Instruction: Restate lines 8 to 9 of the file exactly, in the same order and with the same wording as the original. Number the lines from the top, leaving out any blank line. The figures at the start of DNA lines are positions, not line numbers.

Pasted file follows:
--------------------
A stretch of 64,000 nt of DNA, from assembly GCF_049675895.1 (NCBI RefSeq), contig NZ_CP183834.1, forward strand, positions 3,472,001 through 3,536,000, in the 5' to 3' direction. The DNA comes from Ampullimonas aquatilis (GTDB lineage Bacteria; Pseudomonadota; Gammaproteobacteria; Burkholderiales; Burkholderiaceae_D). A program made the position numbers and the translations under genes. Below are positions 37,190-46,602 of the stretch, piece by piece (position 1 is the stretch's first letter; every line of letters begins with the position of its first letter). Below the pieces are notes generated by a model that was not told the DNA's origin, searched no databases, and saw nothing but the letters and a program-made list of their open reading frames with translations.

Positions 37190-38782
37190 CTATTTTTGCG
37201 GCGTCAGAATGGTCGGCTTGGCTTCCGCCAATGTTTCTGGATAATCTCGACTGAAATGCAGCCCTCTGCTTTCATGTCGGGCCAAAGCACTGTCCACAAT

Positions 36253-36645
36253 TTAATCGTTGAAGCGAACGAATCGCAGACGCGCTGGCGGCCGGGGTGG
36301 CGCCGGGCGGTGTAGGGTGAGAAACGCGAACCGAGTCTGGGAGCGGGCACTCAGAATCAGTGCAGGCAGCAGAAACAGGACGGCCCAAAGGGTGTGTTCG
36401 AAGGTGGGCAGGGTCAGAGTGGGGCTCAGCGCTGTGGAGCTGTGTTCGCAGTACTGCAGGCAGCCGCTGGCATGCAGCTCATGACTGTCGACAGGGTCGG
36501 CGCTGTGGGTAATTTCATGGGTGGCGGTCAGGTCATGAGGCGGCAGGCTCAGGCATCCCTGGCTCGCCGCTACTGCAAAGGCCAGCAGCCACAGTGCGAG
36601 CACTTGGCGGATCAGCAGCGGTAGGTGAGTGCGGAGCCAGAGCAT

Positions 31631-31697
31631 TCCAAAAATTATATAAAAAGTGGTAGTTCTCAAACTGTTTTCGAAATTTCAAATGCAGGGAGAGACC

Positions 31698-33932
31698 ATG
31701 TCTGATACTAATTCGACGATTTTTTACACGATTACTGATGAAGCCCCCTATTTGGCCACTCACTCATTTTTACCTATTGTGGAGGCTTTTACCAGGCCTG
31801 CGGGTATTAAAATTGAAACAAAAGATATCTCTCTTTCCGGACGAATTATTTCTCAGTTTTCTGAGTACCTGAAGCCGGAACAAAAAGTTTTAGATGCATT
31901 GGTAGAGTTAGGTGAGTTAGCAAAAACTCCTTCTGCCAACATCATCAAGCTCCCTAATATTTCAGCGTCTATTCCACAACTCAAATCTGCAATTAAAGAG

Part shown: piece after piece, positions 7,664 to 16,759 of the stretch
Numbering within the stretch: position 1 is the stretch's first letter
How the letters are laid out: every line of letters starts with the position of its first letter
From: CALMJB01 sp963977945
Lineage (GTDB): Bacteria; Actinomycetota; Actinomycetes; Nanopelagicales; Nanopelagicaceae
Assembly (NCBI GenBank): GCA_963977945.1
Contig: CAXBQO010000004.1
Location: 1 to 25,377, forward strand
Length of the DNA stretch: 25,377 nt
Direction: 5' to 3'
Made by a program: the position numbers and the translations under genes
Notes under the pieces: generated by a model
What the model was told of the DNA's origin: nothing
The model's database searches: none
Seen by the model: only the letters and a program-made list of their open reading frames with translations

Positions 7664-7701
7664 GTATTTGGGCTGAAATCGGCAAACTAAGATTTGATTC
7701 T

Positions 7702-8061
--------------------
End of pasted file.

36401 AAGGTGGGCAGGGTCAGAGTGGGGCTCAGCGCTGTGGAGCTGTGTTCGCAGTACTGCAGGCAGCCGCTGGCATGCAGCTCATGACTGTCGACAGGGTCGG
36501 CGCTGTGGGTAATTTCATGGGTGGCGGTCAGGTCATGAGGCGGCAGGCTCAGGCATCCCTGGCTCGCCGCTACTGCAAAGGCCAGCAGCCACAGTGCGAG